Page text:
Our Theory of Action
A systems-based approach to change ensures that schools recognize their developmental stage and select developmentally appropriate interventions to support the school’s organizational growth, change teacher behavior and increase student achievement.
The Antioch Center for School Renewal takes a developmental view of school improvement, building on the successful efforts of colleagues from a variety of agencies and programs, (including the Rural School and Community Trust, the School Reform Initiative, the QED Foundation, the Corporate Council for Critical Skills, the Partnership for 21st Century Skills, and the New England Center on Climate and Learning). Based upon Maslow’s Hierarchy of Needs, which views human development as a progression moving from most basic survival, through social and relational development and up to full self-awareness, the Hierarchy of School Needs (Smith & Sobel, 2010) aligns a school’s needs with a professional development strategy to meet those needs. The Hierarchy of School Needs “emerged out of trying to make sense of where the school/ community change process worked well and where it met resistance…(It) suggests that physical space and social fabric needs precede the needs of comprehensive curriculum and community-based education approaches. Certainly, school works on many improvement fronts simultaneously, but without a focus on the most essential tasks, headway is difficult.” (Smith & Sobel, 2010) An accurate assessment of the needs of the school provides for intervention at the right time and maximizes the opportunity for powerful professional growth for teachers and principals. Developing internal capacity will allow schools to become learning organizations, ready and able to meet the emerging needs of their students while deepening the connection within and between the school, the home, and the community.
Research shows that school improvement is a process, not a single event. (Hall & Hord, 2001) Our approach is rooted in the knowledge that the key to sustainable, continuous school improvement lies in creating learning organizations (Senge, 1990) in which stakeholders are armed with the skills and processes necessary to recognize and meet emergent challenges. We begin our work by matching schools with specific interventions via a 360-degree administration of the School Change Readiness Tool (doc).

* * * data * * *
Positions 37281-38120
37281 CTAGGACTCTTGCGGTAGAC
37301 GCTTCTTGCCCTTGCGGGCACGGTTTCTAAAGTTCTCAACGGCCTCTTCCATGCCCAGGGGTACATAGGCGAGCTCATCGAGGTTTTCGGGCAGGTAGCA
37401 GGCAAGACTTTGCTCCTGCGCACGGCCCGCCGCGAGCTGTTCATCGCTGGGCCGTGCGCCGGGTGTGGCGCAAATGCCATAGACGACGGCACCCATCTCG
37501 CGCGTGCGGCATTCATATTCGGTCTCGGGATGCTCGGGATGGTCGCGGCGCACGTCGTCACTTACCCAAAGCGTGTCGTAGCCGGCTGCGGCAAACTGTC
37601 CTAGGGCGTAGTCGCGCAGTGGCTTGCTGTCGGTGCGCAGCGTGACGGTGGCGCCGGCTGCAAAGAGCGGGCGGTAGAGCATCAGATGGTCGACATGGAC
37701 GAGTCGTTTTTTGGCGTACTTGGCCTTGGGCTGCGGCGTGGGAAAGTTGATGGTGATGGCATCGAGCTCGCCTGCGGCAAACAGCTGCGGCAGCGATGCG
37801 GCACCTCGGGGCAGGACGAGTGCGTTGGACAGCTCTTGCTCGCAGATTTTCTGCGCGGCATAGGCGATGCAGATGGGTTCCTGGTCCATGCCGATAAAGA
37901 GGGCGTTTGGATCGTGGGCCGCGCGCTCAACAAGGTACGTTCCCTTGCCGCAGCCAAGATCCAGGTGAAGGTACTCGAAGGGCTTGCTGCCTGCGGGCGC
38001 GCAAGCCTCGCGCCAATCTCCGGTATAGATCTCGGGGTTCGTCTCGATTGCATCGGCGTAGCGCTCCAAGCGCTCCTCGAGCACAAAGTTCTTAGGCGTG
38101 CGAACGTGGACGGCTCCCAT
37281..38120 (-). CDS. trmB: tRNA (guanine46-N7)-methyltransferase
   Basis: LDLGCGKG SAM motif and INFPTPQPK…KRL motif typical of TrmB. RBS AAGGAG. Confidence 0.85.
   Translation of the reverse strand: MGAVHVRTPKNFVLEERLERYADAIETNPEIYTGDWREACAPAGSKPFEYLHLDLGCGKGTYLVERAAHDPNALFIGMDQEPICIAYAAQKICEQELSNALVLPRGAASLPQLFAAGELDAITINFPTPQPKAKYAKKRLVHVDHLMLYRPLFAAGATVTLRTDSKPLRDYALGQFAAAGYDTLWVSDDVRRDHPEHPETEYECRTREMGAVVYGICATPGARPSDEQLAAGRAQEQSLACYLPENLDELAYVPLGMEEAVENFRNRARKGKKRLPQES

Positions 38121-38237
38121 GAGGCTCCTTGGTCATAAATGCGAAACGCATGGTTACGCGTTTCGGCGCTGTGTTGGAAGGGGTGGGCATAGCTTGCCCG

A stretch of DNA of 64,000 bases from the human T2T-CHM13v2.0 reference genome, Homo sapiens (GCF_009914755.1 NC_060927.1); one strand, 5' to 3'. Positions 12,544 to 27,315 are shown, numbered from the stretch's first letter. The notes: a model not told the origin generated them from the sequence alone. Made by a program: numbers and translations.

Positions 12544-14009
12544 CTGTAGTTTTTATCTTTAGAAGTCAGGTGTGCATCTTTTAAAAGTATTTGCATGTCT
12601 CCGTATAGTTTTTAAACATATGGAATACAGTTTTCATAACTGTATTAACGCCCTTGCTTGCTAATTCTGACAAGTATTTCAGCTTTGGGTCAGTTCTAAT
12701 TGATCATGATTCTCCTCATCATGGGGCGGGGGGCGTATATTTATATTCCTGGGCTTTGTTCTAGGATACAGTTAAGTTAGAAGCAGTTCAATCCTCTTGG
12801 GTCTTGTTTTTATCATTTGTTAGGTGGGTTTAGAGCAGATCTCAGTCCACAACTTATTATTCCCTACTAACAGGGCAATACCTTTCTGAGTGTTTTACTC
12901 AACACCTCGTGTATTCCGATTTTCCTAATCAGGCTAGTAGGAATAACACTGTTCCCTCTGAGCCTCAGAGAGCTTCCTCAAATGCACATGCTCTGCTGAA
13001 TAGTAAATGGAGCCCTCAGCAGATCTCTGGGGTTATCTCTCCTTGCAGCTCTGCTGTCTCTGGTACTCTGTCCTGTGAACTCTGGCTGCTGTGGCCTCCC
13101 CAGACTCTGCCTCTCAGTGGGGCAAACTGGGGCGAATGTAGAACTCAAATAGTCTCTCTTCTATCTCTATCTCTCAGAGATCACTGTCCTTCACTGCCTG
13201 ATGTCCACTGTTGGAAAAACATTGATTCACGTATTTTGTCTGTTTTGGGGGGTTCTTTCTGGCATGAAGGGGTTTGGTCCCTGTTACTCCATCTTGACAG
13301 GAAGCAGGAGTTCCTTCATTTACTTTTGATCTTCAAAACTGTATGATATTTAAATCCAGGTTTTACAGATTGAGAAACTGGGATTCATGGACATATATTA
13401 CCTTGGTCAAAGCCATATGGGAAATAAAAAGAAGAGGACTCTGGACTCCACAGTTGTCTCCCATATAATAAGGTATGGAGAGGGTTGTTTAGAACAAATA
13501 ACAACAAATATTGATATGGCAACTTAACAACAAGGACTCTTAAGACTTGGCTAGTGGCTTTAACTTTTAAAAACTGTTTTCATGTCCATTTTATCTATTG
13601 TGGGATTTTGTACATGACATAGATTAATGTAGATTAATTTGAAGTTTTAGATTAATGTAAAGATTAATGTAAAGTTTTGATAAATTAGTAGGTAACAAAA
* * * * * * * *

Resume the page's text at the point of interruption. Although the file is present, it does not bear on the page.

ACSR provides external school coaching for the duration of the project. We engage in an inquiry-driven process by which teachers and students will implement the intervention described and assess progress via re-administration of the readiness tool each spring. By modeling this process of implementation and assessment, we will train and coach cohorts of teachers on-site as internal coaches charged with supporting the work beyond the scope of the project.
Systemic reform “centers on a vision of all students as successful learners of ambitious learning outcomes, integrates curriculum, teaching, assessment and school organization towards a shared vision, attends to professional development, curriculum development and organizational development, has structures and mechanisms for cross-role collaboration, incorporates ongoing inquiry and reflection.” (Education Commission of the States, 1992)(North Central Regional Education Laboratory, 1992) The Hierarchy of School Needs is based upon this conceptual model, with specific, effective interventions applied at each level.
School Change Research Report
Visit our School Coaching page for more information about the ways that we support Schools and Districts in Need of Improvement, Instructional Improvement, Leadership Development, and Inquiry Driven (NECAP) Science efforts.
Download our School Change Readiness Tool and begin your own assessment of your schools’ needs.
Contact us at ACSR@antiochne.edu or 603-283-2302 to create a free, customized service proposal for your school or district.